You should ask a franchisor before becoming a franchisee. Compiled by The British Franchise Association
Investing in a franchise is usually one of the more significant purchases of a franchisee’s life - financially, personally and emotionally.
Even if you’re not investing your life savings or taking out a substantial loan, the decision to invest - whatever the driving factors are - is a critical one, and one which should involve a great deal of research into the brands you’re looking at.
When you meet a franchisor face to face, make sure you get as much information from them about the concept as possible. Any franchisor worth their salt will not only be happy to answer your questions about the company and franchise offering, they will positively encourage them. Knowing you are serious about the business, have taken time to prepare for the processes involved and are keen to find out as much as possible about the franchise are signs all franchisors should be looking for in their potential recruits.
You should never feel you have to shy away from asking a question, and should carefully weigh up and assess the responses. To help guide you, here are some suggested questions you should be asking the franchisors you are looking to invest with:
On the franchisor’s business
* How long have you been in franchising?
* Can I speak to some of your current franchisees? And can I choose who I speak to?
* Can you demonstrate that you provide the necessary follow up support services?
* How many business failures have been experienced by your franchisees?
* On what basis do you choose your franchisees?
* How much does your franchise cost, what does this price include and what capital costs will be incurred in addition to this price?
* How much working capital is usually required?
* What will be the gross profit margin and what costs will I incur in arriving at a net profit? Do these figures take my salary and depreciation into account?
* Can I see actual accounts that confirm your projections?
* Did you run your own pilot schemes before franchising? If not, why not?
* What help can you give me in organising finance and a business plan for the banks?
* Is the business seasonal?
* When is the best time to open?
* What ongoing management fees do you charge?
* Do you take any commission on supplies of goods or materials? Do I have to purchase all or just selected items from you? Does this apply to equipment?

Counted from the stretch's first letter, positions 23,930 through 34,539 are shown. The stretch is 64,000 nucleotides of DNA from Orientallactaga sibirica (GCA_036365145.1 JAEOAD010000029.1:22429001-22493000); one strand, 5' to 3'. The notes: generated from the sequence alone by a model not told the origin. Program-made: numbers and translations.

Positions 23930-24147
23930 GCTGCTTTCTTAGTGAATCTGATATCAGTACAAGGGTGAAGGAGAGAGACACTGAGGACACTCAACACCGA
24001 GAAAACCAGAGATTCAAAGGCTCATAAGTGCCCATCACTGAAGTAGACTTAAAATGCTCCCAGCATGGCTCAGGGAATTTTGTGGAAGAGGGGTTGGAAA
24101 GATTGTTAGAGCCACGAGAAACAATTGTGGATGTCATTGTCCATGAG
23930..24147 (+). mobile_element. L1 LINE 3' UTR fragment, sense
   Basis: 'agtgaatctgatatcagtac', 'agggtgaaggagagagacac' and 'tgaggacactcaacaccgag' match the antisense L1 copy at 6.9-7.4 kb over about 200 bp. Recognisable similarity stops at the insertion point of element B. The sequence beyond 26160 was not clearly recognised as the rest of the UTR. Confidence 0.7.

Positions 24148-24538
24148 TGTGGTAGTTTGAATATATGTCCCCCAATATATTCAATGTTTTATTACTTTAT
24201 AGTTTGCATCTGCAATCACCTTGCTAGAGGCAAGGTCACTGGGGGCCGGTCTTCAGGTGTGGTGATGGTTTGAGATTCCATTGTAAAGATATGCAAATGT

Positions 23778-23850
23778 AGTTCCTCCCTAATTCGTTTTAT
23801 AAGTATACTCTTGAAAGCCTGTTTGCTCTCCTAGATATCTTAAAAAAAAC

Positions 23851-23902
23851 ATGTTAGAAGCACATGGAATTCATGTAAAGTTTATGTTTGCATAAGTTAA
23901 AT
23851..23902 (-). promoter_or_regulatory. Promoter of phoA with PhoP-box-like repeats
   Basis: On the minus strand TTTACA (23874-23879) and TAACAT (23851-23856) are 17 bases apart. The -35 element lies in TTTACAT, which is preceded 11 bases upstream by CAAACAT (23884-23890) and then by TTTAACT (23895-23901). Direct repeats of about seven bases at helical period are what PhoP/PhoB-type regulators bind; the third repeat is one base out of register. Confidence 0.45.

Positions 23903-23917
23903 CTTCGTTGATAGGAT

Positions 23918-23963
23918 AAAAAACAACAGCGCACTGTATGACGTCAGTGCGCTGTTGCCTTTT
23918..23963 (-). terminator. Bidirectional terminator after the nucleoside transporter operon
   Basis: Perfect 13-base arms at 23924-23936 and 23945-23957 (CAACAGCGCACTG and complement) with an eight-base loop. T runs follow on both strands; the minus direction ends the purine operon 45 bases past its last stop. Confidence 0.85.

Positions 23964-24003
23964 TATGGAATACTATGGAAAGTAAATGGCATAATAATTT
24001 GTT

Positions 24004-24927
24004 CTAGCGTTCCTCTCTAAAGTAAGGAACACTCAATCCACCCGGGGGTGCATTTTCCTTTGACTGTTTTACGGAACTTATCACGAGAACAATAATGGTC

* Will I be obliged to maintain a minimum fee or minimum purchase of goods? What happens if I fail to meet this commitment?
* What advertising and promotional fees will I pay and what do I get for that outlay?
* Do you train me? Who pays for my training? Where do I go for training?
* What ongoing support services do you provide after the business has commenced?
* May I have a copy of your franchise contracts?
* What restrictions are there that affect my rights to sell the business?
* For how long is the franchise granted?
* What happens at the end of that period?
On your involvement
* What will happen if I don’t like the business? Upon what basis can I terminate the contract?
* Who will be my link with you after I have opened for business?
* Can I meet some of your head office staff?
* What point of sale and promotional literature do you supply and what do I have to pay for it?
* Are there traditional opening hours?
* How soon will I have to spend money on replacing equipment?
* Will you find me a site or do I have to find it?
On communications and operations
* What systems do you have for keeping franchisees in touch with you and each other? Do you publish a newsletter or organise seminars?
* What help will I receive with regards local advertising and promotion?
* What exclusive rights do I receive?
* How will I cope with my bookkeeping?
* What can I sell and what can I not sell?
* Do you provide instruction and operations manuals?
* What would happen if you misjudged my business and it did not produce the anticipated figures, but resulted in a loss?
* What would happen if I ran into operational problems I was not able to solve? What help would I receive?
How can I be sure you will do what you promise?
* Is your company a member of the British Franchise Association? If not, why not?
* By using your judgement on the answers you receive, you’ll be in a good position to assess the suitability and viability of the franchise you’re interested in. And don’t forget, this is just one reason why you should speak to the network’s franchisees as they’ve been a part of the business for some time and will be able to help you determine the answers you’ve been given hold true.